Z-Trip’s debut album plays like a love letter to hip hop, complete with all the old school party jams and experimental mash-ups you’ve come to expect from any DJ worth the hype associated with them. Shifting Gears (release date April 19th) tends to stay on the playful side of the tracks, consistently reminding the listener that hip hop is supposed to be fun. On the occasions it strays from that course, though, things can get a little bumpy.
Shifting Gears starts with regression in mind, circumventing old school beats with intricate cuts. The MCs on hand (Soup from Jurassic 5, Whipper Whip, Lyrics Born, Supernatural, and Chuck D) provide the rhymes necessary to fuel this party.
“All About The Music” and “The Get Down” perfectly replicate the homestead bash feeling of late 80’s hip hop when everything was danceable and egos were kept small. “Breakfast Club,” a track reminiscent of Handsome Boy Modeling School, begs us to step back into our footy pajamas and remember Saturday morning cartoons fondly.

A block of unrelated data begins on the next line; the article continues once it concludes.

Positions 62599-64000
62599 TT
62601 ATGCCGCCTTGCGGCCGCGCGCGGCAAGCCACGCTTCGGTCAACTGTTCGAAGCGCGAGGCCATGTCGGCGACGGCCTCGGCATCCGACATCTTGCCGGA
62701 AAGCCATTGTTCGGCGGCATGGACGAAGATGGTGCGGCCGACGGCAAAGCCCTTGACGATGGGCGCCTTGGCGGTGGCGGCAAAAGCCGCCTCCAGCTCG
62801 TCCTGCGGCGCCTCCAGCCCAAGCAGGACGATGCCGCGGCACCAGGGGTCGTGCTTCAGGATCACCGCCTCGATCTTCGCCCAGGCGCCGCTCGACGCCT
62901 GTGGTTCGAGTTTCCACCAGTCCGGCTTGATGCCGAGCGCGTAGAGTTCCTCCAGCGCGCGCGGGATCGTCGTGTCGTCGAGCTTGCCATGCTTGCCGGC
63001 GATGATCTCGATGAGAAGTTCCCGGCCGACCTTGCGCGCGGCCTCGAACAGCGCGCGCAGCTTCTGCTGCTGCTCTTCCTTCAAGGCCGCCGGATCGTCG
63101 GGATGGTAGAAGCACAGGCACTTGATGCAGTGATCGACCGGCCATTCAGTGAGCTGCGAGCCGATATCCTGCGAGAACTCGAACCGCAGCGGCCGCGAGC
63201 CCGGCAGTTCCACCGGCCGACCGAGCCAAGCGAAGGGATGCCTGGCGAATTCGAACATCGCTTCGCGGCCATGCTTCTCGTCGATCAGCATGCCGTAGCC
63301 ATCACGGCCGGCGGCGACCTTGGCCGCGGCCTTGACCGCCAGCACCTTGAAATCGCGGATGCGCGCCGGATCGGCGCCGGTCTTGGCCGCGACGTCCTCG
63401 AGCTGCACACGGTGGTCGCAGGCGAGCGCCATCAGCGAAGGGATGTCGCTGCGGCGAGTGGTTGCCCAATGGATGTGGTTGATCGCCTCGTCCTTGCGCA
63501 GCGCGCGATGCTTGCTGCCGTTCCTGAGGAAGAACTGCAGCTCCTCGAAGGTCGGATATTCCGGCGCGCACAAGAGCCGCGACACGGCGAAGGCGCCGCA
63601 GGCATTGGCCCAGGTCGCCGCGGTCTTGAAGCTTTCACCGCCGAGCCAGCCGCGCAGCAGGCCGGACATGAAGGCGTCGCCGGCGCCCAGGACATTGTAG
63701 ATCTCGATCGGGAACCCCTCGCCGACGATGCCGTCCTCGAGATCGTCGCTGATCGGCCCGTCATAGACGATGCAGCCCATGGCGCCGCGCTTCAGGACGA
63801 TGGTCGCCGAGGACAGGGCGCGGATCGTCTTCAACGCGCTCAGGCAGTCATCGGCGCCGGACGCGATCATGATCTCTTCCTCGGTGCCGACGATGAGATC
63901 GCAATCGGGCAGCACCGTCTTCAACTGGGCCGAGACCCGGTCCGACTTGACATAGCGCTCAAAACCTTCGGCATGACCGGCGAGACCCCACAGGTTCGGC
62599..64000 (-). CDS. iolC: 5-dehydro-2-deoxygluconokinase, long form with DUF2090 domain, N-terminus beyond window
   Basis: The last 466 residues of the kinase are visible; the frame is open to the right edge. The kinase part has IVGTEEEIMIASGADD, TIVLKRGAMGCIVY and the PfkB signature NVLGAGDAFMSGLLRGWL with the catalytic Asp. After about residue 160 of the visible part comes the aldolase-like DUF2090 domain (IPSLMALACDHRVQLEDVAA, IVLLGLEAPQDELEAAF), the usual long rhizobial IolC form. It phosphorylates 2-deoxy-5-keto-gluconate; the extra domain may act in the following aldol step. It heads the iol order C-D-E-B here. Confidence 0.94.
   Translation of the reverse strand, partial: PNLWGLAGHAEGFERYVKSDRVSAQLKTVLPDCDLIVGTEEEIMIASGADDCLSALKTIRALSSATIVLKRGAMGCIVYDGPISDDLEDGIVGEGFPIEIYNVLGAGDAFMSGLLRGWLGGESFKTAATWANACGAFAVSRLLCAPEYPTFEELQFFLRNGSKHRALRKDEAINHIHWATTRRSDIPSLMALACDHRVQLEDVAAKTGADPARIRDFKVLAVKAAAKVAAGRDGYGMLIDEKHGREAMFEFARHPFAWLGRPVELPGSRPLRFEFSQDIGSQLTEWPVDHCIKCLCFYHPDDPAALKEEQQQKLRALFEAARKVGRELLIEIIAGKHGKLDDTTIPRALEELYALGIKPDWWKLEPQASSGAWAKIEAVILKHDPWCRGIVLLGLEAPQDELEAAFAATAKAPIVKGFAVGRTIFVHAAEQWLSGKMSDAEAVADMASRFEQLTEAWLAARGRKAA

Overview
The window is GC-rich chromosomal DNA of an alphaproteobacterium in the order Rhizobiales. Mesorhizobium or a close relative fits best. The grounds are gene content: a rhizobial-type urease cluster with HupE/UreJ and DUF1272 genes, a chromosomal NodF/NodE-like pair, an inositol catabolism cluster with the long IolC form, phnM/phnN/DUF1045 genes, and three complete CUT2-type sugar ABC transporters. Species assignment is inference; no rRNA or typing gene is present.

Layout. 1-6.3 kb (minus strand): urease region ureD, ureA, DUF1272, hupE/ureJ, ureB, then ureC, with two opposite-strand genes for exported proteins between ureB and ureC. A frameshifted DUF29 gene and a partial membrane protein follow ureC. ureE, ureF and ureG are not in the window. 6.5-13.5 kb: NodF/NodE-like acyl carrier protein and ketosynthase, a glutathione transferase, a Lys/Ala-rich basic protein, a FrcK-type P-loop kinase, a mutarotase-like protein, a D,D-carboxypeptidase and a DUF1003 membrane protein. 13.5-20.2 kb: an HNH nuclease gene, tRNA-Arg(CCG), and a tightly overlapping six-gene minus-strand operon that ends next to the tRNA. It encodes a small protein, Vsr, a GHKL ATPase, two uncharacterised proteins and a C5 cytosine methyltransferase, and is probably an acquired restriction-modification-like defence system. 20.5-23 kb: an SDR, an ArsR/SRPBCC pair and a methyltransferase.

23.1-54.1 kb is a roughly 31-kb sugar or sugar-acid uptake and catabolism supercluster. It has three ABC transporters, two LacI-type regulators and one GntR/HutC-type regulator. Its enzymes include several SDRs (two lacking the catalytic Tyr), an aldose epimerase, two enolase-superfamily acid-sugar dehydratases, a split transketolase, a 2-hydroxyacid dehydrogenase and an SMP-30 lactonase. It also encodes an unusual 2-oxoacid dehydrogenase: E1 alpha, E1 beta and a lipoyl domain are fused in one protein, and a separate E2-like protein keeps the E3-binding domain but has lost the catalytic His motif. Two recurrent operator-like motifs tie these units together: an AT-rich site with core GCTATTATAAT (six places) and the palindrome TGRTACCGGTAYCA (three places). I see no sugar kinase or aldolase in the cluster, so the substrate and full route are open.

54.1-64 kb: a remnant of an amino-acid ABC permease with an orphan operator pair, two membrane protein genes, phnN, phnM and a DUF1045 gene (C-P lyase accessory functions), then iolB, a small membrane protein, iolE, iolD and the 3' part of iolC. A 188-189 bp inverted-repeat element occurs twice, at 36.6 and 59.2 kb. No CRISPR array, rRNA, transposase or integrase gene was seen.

“About Face” moves the album in a different direction, leaving the house parties behind for instrumental work suggestive of less chaotic DJ Shadow. “Walking Dead” (featuring Linkin Park’s Chester Bennington) walks the line between hard rock and electronica, but serves a small detractor for the significant hip hop roots of Shifting Gears.
Z-Trip puts it all on display here and at times it seems too much. He’s Dan The Automator, Kid Koala, and DJ Shadow all at the same time. It’s a great mix in theory, but in practice can feel moody, especially when the album’s theme of good natured fun is blindsided by “Bury Me Standing,” a track that sounds more like Kid Rock than Kid ‘N Play.
Regardless of the album’s fickle nature, Shifting Gears contains more than a few notable tracks that even the most passive hip hop fans would keep on heavy rotation for some time.
Check out some music samples with the Z-Trip player.
Cross-Posted at MRBenning’s WorldPowered by Sidelines